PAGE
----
Dark corn syrup is made by combining corn syrup with molasses and caramel coloring and is sweeter than light corn syrup. Dark corn syrup is used in the same ways as light; it is also used as a table syrup. Corn syrup can be further processed into high-fructose corn syrup, which is used extensively in processed foods such as soft drinks and candies.
In addition to its edible uses, corn oil has been incorporated into soaps, paints, and inks. It also has been used in the production of certain insecticides and in the manufacture of biodiesel. The oil cake remaining after solvent extraction is ground and used as an animal fodder known as hominy feed.
Corn stalks are made into paper and wallboard; husks are used as filling material; cobs are used directly for fuel, to make charcoal, and in the preparation of industrial solvents.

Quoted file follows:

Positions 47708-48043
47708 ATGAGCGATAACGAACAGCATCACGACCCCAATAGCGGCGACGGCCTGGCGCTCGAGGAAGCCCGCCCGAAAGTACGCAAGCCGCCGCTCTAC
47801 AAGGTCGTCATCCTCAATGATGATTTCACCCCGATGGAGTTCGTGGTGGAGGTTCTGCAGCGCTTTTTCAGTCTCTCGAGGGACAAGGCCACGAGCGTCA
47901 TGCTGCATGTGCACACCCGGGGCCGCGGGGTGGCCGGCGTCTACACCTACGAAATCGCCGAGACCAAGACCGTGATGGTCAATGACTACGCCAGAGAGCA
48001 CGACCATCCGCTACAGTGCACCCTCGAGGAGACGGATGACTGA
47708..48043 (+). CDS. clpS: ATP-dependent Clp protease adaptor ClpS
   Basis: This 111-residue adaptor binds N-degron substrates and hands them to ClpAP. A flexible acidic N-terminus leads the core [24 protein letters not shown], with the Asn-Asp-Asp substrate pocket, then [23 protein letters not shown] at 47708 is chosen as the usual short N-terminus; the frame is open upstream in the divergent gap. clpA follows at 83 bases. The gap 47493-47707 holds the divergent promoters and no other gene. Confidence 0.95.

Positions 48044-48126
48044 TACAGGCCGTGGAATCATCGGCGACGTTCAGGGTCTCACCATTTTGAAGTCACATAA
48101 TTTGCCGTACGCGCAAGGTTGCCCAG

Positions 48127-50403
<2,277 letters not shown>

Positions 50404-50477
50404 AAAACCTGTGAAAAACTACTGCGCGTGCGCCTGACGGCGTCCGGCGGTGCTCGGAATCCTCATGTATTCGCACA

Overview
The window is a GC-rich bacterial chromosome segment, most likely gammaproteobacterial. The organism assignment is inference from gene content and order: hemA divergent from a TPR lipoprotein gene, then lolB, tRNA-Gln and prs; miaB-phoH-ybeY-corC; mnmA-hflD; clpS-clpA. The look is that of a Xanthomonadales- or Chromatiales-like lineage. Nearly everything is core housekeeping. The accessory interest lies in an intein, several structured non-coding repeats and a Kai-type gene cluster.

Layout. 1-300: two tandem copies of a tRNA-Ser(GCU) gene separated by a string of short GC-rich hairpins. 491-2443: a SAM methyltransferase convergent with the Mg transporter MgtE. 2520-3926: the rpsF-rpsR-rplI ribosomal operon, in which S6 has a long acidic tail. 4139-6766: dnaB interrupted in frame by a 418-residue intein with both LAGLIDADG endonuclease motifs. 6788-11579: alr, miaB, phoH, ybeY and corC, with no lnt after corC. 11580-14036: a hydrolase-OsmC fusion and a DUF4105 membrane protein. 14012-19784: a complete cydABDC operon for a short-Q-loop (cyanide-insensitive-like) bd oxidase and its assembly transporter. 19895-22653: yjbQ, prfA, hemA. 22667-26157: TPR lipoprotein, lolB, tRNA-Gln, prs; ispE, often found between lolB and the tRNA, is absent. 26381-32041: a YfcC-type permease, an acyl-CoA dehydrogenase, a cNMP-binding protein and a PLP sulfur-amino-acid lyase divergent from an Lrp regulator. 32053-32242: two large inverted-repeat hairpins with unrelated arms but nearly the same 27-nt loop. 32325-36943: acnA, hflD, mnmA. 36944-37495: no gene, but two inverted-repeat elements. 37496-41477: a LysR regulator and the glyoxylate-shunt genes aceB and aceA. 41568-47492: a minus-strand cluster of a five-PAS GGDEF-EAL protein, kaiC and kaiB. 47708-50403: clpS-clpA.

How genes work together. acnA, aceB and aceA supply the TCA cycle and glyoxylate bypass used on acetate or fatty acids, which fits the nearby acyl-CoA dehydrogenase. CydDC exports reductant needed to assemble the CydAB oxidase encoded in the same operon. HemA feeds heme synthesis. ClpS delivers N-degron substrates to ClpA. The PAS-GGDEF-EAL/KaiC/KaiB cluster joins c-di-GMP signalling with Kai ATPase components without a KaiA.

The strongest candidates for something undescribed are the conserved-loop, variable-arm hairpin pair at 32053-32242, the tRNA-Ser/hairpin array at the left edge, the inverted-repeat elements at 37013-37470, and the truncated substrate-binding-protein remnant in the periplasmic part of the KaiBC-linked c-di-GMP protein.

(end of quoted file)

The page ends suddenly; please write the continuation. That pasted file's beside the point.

Corn husks also have a long history of use in the folk arts for objects such as woven amulets and corn husk dolls. In the United States, the colorful variegated strains known as Indian corn are traditionally used in autumn harvest decorations.
Source: 1. Britannica, Difference Between, Plant Village, Vultus, Gardening Channel, Ag Crops The Ohio State University, Eco-Farming Daily, Wikipedia
2. Pellegrino, E., Bedini, S., Nuti, M. et al. Impact of genetically engineered maize on agronomic, environmental and toxicological traits: a meta-analysis of 21 years of field data. Sci Rep 8, 3113 (2018). https://doi.org/10.1038/s41598-018-21284-2
3. Encyclopedia of Food Sciences and Nutrition (Second Edition)
4. Encyclopedia of Food and Health 2016, Pages 601-609